a+ a- print

Interview with Professor Jim Garrison
June 28, 2011

[The following is taken from a phone interview with Dr. Jim Garrison, professor of philosophy of education at Virginia Polytechnic Institute, USA, conducted by Masao Yokota, advisor to the Ikeda Center for Peace, Dialogue, and Learning.]

Masao Yokota: I speak with many people who continue to be inspired by your dialogue with President Ikeda.

Jim Garrison: That was an intense discussion and I have not learned all there is to learn from it. It really had quite an effect on me.

Masao Yokota: Ikeda’s goal when he was in his 60s was to establish a foundation for the global peace movement; in his 70s, his goal was to establish a philosophy of new humanism; and in his 80s, I understand, he is determined to continue to take the lead in the global movement with the spirit of eternal youth. It is this idea of a “spirit of eternal youth” that I’d like to discuss with you. You mentioned that when Ikeda talked about his mentor, Josei Toda, his eyes transformed into the eyes of 19-year-old youth.

Jim Garrison: He wasn’t just telling a story, he was re-experiencing the event. He’s told that story [of his first encounter with Toda as a 19-year-old] many times; it’s well known. But it is new every time. I think seeing the world anew every day, as something new and fresh, is critical to the “spirit of eternal youth.” And in a certain sense I could see the boy in the man.

Something else that I saw and have reflected on is that he’s very playful. That’s the youthful spirit. The world is frightened of the spirit of play because this spirit is claiming that the greatest beliefs and values of the world can be challenged. But Ikeda embraces the spirit of play, even mischievousness, a sort of impish playfulness--not mean-spirited, it’s as far as you can be from that. That playfulness actually is critical because you cannot be creative if you can’t be playful and see things anew and fresh. It is not childishness but a child-likeness and a playfulness.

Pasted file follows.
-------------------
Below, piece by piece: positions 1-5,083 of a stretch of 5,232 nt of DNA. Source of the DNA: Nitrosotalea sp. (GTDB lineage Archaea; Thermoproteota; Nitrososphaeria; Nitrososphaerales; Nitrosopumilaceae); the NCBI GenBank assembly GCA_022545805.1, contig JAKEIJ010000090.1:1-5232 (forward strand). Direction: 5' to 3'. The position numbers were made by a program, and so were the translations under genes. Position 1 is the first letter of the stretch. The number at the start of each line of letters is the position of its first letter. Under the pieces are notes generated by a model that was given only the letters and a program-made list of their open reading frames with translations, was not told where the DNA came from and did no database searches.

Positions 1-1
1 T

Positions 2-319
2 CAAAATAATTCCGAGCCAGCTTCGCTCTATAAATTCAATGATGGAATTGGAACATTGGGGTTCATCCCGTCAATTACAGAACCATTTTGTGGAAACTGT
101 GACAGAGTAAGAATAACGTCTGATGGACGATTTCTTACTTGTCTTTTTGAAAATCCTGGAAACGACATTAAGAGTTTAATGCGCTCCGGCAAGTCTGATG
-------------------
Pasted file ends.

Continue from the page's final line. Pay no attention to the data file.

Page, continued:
Another thing I have reflected on is that we were in this room in a very formal setting, yet it was as though there were long intervals--ten and fifteen minute intervals--when it was as though it was only he and I in the room. That again is the perception of youth. It’s intense. It’s engrossed. It’s curious even. He wanted to get to know me. There is only going to be one of me and he wanted to know me in my uniqueness, not just as an emissary or a scholar. It is almost like this mischievous, playful boy that just wanted to have some fun with a good conversation, where he could play with someone else. That left an intense impression on me. It was like he doesn’t recognize things, he cognizes them; he doesn’t classify you, he gets to know you as a particular. That is critical for creativity. It was really a wonderful experience and I have been unfolding what it means ever since.

Something else, too--his approach to people is he is going to trust you first. Of course, we are wary as adults. We have all been harmed, and President Ikeda has been incredibly harmed by people and organizations he has trusted. Yet he has not allowed this to make him jaded or distrustful. There is almost a naïve trust there. But of course it is a naïve trust informed with experience and wisdom.